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Italy's parliament holds new ballot, no deal in sight

29/1/2022 18:39
        Italy's parliament voted for a
        sixth day running on Saturday to elect a new president, but the
        parties remained deeply divided over a possible candidate, with
        the leaders struggling to control their own lawmakers.
        
        The week-long search to find a replacement for Sergio
        Mattarella, whose seven-year mandate expires on Feb. 3, has laid
        bare the fragility of Italian politics and highlighted a failure
        of leadership in the main centre-right and centre-left blocs.
        
        "Seeking a name in the chaos," top-selling daily Corriere
        della Sera said on its front page headline. "More vetoes than
        votes," Catholic daily L'Avvenire wrote.
        
        The heads of both the rightist League party and 5-Star
        Movement, which is allied to the centre-left, said late Friday
        they wanted a woman to become president for the first time and
        indicated that a deal was at hand.
        
        Political sources said both groups were backing Elisabetta
        Belloni, who heads the secret services, but the news provoked a
        sharp backlash from other parties, splintering the centre-right
        bloc and sowing dissent in 5-Star ranks.
        
        The president is a powerful figure in Italy, who gets to
        appoint prime ministers and is often called on to resolve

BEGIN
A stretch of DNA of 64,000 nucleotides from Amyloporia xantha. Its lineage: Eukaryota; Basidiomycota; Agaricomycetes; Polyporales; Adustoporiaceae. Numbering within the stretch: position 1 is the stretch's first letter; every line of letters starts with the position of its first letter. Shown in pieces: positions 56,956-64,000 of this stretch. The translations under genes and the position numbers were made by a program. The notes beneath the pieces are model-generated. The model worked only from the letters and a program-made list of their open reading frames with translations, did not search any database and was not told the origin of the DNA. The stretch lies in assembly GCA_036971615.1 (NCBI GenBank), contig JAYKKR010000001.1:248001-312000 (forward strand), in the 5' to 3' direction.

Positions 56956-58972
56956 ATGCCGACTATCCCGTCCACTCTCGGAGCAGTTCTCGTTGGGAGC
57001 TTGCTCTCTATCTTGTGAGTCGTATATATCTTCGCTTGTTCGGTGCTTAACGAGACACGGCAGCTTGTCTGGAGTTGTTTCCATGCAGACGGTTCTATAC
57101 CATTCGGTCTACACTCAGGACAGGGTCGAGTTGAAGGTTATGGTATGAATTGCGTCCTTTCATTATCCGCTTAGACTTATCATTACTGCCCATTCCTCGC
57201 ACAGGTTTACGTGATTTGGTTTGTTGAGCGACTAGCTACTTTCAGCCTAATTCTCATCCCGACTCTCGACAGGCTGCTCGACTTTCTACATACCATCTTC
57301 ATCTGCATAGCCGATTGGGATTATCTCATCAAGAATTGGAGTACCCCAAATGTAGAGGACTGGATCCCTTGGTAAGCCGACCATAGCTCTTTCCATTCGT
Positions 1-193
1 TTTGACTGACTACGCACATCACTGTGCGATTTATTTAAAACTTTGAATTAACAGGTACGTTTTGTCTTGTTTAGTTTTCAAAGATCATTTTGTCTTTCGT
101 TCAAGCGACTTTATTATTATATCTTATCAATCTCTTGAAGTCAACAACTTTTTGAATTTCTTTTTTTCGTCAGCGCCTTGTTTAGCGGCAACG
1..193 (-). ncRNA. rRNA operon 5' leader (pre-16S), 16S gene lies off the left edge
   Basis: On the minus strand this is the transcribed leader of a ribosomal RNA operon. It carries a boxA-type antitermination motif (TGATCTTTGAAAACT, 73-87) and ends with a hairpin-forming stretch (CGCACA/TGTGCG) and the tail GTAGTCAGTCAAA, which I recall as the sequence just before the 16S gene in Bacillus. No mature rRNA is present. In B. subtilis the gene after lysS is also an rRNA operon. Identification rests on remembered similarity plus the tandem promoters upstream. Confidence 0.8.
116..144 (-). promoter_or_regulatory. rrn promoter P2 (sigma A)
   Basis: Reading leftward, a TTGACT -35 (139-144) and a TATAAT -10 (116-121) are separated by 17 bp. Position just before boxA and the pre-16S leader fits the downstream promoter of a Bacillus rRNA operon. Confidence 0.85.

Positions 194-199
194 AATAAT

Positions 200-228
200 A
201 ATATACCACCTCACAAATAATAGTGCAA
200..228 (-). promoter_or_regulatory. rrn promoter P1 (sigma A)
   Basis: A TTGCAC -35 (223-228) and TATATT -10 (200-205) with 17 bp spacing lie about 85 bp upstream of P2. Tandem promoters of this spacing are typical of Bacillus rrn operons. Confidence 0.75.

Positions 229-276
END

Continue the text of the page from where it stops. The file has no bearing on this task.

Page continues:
political crises in the euro zone's third-largest economy, where
        governments survive barely a year on average.
        
        Unlike in the United States or France, where heads of state
        get elected in a popular vote, in Italy, 1,009 parliamentarians
        and regional representatives chose the winner in a secret ballot
        https://www.reuters.com/world/europe/italian-presidential-elections-shrouded-parliamentary-secrecy-2022-01-13,
        which party leaders sometimes struggle to control.
        
        
        
        MATTARELLA ADVANCES
        
        Threatening to ignore their leaders and take charge of the
        situation themselves, lawmakers have been increasingly voting
        for Mattarella in the ballots, despite the fact that he himself
        has ruled out a second mandate.
        
        In Friday's second vote, he received 336 ballots, up from
        160 on Thursday and 125 on Wednesday. "Parliament wants
        Mattarella," La Repubblica daily said in a frontpage headline.
        
        It remains far from clear whether Mattarella, 80, would
        accept another term, but many lawmakers believe his
        reappointment is the best way to maintain the status quo and
        enable the government to re-focus on battling the COVID-19
        pandemic.
        
        The repeated failure to find any sort of consensus has
        poisoned the political atmosphere, with potentially dangerous
        consequences for the stability of the broad coalition backing
        Prime Minister Mario Draghi's government.
        
        Draghi himself has made clear he would like the job of
        president, but the main parties have so far refused to put his
        name to a vote, partly out of fears that the abrupt switch of
        roles could cause the fragile government to implode.
        
        As voting resumed on Saturday, no party orders had filtered
        down on which way lawmakers should vote, with the various blocs
        apparently in disarray.
        
        5-Star chief Giuseppe Conte did not show up at a meeting of
        centre-left leaders while the centre-right Forza Italia party
        said it would no longer seek a solution in partnership with its
        traditional allies the League and Brothers of Italy.
        
        



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